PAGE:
January is National Glaucoma Awareness Month. It is an important time to spread the word and raise awareness about glaucoma, which is considered a thief of sight. There are virtually no symptoms associated with the disease and once vision is lost, it is gone for good. As much as 40% of one's vision can be lost before a change is noticed. This condition is considered the leading cause of preventable blindness.
There is no cure for glaucoma but with early detection, medication or surgery, it can be slowed down and further vision loss can be prevented. Over 2.7 million Americans, and over 60 million people worldwide, have glaucoma. Experts estimate that half of these individuals do not even know they have the disease. With these numbers growing it is very important to receive regular eye examinations.
What is glaucoma?
There are two main types of glaucoma.
First is primary open-angle glaucoma and the second type if angle-closure glaucoma. These are marked by an increase of intraocular pressure, or pressure inside the eye. Secondary glaucoma refers to any case in which another disease causes or contributes to increased eye pressure.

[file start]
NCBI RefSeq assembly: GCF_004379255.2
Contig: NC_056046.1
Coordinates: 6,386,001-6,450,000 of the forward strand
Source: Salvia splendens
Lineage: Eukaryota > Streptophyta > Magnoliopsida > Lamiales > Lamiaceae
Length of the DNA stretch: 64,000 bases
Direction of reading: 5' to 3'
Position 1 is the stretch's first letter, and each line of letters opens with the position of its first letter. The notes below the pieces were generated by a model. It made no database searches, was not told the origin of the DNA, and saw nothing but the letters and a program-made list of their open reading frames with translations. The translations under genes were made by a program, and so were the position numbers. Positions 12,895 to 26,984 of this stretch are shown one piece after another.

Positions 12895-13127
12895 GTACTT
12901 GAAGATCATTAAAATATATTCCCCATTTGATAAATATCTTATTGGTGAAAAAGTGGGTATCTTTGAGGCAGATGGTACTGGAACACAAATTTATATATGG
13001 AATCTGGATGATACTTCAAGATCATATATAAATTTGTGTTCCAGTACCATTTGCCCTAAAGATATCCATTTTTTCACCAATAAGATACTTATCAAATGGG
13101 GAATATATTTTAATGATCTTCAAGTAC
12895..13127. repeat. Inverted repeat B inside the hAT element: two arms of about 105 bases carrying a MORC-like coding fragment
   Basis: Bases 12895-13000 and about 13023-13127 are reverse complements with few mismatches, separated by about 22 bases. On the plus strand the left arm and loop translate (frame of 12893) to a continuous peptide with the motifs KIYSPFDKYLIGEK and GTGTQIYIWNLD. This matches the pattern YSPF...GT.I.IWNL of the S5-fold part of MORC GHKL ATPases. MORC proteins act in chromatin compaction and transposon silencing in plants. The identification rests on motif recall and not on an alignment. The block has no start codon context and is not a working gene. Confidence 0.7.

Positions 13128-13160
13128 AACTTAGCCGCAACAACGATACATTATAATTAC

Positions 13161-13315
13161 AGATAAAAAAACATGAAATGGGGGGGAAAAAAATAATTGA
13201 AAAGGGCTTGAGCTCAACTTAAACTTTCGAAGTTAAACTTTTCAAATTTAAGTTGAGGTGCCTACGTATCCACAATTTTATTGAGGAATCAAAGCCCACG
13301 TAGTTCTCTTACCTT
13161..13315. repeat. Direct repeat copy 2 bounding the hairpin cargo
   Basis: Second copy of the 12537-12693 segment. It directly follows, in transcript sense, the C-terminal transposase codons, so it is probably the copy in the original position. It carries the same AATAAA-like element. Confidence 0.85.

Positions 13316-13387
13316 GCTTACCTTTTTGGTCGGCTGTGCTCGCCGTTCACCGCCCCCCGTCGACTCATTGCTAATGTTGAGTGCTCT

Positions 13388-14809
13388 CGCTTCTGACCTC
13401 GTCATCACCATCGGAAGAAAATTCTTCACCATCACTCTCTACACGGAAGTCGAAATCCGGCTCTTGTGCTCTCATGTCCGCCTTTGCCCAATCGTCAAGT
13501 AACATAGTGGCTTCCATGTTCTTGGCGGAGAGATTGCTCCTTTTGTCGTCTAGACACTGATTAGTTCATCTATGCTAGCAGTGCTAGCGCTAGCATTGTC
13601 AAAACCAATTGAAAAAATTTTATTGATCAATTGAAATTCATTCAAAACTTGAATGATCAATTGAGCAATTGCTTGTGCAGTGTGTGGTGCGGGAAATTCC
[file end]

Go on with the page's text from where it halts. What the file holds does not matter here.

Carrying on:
In a healthy eye, clear fluid is constantly being made behind the iris and leaving the eye through a microscopic drainage canal in the front of the eye. If this drainage channel becomes blocked, the pressure inside the eye goes up and often causes glaucoma damage to the optic nerve. This is the nerve that connects the eye to the brain, so damage can cause loss of vision.
Who is at risk?
While the causes of glaucoma are not completely known, risk factors for its development include a family history of glaucoma, race and older age. Glaucoma may affect people of any age from newborns to the elderly, but is more common in adults as they approach their senior years. African-Americans, Hispanics and people with diabetes are also at increased risk of developing the disease.